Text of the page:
Expropriation - Chapter 6 - Investor-State Arbitration--Lessons for Asia
Originally from Investor-State Arbitration--Lessons for Asia
I will start with an overview of some of the case law on expropriation and indirect expropriation. I will look at two of the more interesting decisions, Methanex Corporation v. USA and Saluka Investments BV (The Netherlands) v. The Czech Republic. Then I will talk about the overlap between expropriation and the fair and equitable standard in investment treaties and explain how in some of the cases, because of the restrictions on the remedies you have, you may have to exploit the overlap between those two concepts. I will also talk about the restriction of remedies generally. I will give some practical examples, mostly by reference to one of the Asian cases in which I was acting for the Government of India, which was sued for several billion dollars by GE, Bechtel and Enron in relation to the Dabhol power plant. We can see a practical application of some of these points.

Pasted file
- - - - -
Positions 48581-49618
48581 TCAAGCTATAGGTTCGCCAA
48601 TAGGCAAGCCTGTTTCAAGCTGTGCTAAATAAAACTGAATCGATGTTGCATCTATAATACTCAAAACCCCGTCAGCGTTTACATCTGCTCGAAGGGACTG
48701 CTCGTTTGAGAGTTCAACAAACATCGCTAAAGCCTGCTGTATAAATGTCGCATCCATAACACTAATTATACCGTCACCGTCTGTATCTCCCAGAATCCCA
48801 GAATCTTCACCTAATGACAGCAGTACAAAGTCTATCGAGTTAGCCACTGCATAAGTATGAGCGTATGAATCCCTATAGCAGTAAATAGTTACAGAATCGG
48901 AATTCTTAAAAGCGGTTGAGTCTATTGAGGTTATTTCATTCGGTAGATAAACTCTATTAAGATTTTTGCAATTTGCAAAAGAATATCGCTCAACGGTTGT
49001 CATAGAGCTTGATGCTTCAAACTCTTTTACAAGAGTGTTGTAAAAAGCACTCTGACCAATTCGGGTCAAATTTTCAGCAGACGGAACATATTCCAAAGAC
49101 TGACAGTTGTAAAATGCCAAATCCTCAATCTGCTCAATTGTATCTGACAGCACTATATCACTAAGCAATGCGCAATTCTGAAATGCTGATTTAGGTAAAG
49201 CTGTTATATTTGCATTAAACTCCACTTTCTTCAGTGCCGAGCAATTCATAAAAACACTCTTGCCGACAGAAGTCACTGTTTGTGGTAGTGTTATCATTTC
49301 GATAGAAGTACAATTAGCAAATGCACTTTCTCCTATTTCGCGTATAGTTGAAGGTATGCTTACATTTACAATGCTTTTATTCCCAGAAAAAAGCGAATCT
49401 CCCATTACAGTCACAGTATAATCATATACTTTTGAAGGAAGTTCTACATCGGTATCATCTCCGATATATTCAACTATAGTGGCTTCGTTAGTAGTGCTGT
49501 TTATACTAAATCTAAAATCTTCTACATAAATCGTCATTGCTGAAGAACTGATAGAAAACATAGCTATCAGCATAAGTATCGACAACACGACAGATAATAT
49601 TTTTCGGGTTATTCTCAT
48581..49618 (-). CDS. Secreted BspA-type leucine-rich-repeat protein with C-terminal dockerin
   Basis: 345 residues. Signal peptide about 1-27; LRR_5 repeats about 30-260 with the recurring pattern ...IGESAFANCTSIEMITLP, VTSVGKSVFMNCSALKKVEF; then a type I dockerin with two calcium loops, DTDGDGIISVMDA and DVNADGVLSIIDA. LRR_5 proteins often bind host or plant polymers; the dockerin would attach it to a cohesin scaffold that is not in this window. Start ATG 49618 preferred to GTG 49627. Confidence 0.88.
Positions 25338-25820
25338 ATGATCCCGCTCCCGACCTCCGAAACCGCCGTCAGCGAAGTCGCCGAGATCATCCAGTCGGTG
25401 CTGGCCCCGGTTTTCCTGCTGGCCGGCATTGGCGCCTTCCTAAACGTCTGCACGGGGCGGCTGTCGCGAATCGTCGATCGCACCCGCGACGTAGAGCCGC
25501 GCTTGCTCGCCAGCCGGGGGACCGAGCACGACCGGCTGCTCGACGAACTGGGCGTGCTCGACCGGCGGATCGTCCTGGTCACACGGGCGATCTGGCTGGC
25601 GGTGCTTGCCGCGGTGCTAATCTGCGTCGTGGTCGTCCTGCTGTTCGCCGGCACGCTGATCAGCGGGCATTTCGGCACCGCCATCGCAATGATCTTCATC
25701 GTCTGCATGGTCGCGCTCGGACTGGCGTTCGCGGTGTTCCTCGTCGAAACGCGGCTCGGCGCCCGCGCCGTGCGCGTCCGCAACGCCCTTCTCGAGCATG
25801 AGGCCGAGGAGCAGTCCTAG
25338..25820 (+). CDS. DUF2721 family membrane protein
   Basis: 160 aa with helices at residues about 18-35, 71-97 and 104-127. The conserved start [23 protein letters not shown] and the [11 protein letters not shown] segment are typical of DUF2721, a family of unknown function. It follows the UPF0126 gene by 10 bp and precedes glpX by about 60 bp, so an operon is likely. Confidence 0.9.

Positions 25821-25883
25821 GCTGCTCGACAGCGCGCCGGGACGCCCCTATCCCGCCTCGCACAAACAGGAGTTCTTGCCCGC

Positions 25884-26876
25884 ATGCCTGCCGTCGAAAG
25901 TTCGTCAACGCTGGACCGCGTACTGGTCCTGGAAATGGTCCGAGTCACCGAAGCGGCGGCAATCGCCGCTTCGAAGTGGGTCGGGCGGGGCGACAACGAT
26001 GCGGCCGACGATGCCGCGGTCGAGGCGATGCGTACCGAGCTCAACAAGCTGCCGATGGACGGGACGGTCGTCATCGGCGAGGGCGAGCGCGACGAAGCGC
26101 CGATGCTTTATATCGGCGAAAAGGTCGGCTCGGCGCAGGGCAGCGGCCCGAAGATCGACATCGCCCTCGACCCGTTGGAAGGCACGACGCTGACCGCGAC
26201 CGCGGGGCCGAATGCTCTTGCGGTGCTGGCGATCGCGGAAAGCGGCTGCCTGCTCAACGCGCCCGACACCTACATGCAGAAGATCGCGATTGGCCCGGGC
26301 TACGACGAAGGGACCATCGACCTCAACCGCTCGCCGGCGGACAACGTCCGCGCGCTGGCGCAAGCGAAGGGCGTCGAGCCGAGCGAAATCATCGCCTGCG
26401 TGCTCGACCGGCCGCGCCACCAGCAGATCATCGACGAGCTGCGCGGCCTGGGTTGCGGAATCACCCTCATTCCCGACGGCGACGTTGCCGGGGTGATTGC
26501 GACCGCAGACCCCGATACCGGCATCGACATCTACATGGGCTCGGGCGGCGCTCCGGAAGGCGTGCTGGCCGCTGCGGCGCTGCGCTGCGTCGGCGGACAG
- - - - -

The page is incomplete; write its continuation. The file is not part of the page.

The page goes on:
What is indirect or creeping expropriation? We talk about indirect expropriation in contrast to direct expropriation, which is actually very rare. In the disputes that we analyse, the state rarely takes or nationalises the property of the investment. It is far more likely that there is an indirect expropriation rather than an outright taking. This has been defined in a series of cases, the most recent of which is Parkerings-Compagniet AS v. Lithuania. It can be understood in terms of the negative consequences of government measures on the investor’s property, which does not involve an outright transfer of the property but a deprivation of the enjoyment of the property by the investor. Often, we talk about a series of stages of actions and the tribunal is often faced with a series of incremental measures by the government. Taken individually they do not amount to an expropriation, but when accumulated they can lead to an expropriation of the investment by the state. In the Argentina case, the analogy was drawn of the straw breaking the camel's back. The conclusion is that the investment has been expropriated.